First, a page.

Use of the “Liley curve” allowed decisions regarding management. At that time, the options were fetal intraperitoneal transfusions or preterm delivery. The Liley graph was subsequently modified by Queenan and associates (Figure 91-1). These investigators studied 845 amnionic fluid samples from 75 D-immunized and 520 unaffected pregnancies and constructed a Liley-type curve that begins at 14 weeks. As can be seen, the naturally high amnionic fluid bilirubin level at midpregnancy results in a large indeterminate zone. Importantly, bilirubin concentrations in this zone do not accurately predict fetal hemoglobin concentration. For this reason, when evaluation indicates that severe fetal anemia or hydrops before 25 weeks is likely, many forego amniocentesis in favor of fetal blood sampling.


FIGURE 91-1 Proposed amnionic fluid ΔOD450 management zones in pregnancies from 14 to 40 weeks. (Queenan JT, Thomas PT, Tomai TP, et al: Deviation in amniotic fluid optical density at a wavelength of 450 nm in Rh isoimmunized pregnancies from 14 to 40 weeks’ gestation. A proposal for clinical management. Am J Obstet Gynecol 168(5):1370–1376, 1993.)

Fetal Blood Sampling

Cordocentesis is used for obtaining fetal blood. There is a risk of fetal loss with this technique, but it allows both determination of fetal hemoglobin and transfusion if indicated.


The goal of management is delivery of a reasonably mature healthy fetus. When management includes serial amnionic fluid ΔOD450 measurement or fetal transfusions, fetal well-being should be closely monitored with techniques discussed in Chapters 9 and 12.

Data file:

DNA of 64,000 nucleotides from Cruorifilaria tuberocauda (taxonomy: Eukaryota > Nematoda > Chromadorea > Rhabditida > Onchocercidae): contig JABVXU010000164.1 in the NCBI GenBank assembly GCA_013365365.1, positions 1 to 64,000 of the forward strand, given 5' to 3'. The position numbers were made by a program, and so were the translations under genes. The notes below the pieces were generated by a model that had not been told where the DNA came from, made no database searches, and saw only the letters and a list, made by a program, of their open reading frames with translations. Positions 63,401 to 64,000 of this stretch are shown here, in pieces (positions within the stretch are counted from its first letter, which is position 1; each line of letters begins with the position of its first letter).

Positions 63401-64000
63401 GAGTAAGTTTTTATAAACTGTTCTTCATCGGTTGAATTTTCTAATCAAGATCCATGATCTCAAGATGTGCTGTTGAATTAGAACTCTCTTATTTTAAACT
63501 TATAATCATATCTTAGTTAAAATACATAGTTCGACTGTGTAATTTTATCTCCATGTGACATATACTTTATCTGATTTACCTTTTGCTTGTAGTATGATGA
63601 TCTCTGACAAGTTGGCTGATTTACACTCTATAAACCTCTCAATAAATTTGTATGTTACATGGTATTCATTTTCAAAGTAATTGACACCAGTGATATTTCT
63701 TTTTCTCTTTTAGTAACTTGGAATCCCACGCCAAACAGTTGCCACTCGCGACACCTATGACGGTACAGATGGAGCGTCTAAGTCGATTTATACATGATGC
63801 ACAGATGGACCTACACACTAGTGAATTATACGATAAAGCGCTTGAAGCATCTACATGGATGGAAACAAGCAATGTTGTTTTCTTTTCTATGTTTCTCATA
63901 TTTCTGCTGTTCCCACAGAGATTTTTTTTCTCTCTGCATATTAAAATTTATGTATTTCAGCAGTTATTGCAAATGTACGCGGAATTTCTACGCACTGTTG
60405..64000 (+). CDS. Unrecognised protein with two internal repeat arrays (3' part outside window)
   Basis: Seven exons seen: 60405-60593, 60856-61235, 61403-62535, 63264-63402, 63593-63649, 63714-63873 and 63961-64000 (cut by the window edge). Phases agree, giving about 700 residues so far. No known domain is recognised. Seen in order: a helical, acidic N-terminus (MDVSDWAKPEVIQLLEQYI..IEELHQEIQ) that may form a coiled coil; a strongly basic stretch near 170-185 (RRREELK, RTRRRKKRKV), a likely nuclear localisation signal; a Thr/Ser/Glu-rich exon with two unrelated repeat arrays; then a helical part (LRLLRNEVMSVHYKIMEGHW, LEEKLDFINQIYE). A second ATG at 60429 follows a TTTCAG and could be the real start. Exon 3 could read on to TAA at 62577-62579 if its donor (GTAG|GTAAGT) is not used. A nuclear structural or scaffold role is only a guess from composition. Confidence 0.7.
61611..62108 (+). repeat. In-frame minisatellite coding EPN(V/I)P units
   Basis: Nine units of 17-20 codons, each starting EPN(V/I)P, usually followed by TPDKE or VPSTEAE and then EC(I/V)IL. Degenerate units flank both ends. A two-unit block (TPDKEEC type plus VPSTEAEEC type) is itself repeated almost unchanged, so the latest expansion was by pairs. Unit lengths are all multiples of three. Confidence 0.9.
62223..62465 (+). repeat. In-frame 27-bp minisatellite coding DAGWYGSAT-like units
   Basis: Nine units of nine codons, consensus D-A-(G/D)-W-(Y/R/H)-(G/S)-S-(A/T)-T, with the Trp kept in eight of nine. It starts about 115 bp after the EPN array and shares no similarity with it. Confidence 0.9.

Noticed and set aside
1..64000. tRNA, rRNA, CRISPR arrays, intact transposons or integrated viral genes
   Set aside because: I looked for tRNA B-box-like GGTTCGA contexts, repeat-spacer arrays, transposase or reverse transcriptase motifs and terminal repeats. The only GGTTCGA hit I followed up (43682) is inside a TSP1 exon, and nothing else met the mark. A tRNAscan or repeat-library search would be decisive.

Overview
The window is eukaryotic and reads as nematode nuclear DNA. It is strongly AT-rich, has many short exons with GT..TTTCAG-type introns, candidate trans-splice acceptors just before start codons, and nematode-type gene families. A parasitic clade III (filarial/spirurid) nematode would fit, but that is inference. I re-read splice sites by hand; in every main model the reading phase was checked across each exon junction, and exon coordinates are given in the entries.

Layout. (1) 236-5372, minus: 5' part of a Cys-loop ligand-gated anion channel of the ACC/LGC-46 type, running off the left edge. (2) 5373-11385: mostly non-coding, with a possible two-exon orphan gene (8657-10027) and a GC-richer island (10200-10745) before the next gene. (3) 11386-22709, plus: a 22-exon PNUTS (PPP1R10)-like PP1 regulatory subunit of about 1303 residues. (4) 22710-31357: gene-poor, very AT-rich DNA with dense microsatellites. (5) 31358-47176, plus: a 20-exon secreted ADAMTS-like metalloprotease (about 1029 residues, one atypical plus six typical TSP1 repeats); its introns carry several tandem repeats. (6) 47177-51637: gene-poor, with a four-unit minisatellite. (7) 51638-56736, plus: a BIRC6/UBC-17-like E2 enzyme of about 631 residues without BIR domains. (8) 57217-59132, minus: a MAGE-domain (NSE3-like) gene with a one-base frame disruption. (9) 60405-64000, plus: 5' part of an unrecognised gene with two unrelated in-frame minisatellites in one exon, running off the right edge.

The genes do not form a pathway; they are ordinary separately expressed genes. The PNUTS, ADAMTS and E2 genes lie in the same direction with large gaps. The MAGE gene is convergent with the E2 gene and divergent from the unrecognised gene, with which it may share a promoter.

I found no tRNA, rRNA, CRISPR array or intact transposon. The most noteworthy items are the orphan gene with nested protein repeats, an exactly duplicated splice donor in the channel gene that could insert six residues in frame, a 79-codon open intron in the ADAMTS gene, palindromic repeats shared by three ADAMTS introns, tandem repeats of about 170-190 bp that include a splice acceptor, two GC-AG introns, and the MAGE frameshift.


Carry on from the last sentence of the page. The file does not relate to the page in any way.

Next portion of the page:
Exchange Transfusion in the Newborn

Some advocate that the last transfusion for the severely affected fetus be given at 30 to 32 weeks with antenatal corticosteroid administration and delivery at 32 to 34 weeks. Others continue transfusion until 36 weeks. In either case, cord blood is obtained at delivery for hemoglobin concentration and direct Coombs testing. If the infant is overtly anemic, it is often best to complete the initial exchange transfusion promptly with recently collected type-O, D-negative red cells. For infants who are not overtly anemic, the need for exchange transfusion is determined by the rate of increase in bilirubin concentration, the maturity of the infant, and the presence of other complications. Most fetal transfusion survivors develop normally.


Anti-D immunoglobulin is a 7S immune globulin G extracted by cold alcohol fractionation from plasma containing high-titer D antibody. Each dose provides not less than 300 μg of D antibody, which can neutralize 15 mL of fetal red blood cells. It is given to the D-negative nonsensitized mother to prevent sensitization to the D antigen.

Such globulin given to the previously unsensitized D-negative woman within 72 hours of delivery is highly protective. Any pregnancy-related events that could result in fetal–maternal hemorrhage require D-immunoglobulin and include miscarriage, abortion, or evacuation of a molar or ectopic pregnancy. In addition to these situations, anti-D-immunoglobulin is also given prophylactically to all D-negative women at about 28 weeks’ gestation.

In the case of a large fetal–maternal hemorrhage, one dose of D-immunoglobulin may not be sufficient to neutralize the transfused cells. The Kleihauer–Betke test can be used to estimate the amount of fetal blood in circulation, and D-immunoglobulin given accordingly.

For further reading in Williams Obstetrics, 23rd ed.,

see Chapter 29, “Diseases and Injuries of the Fetus and Newborn.”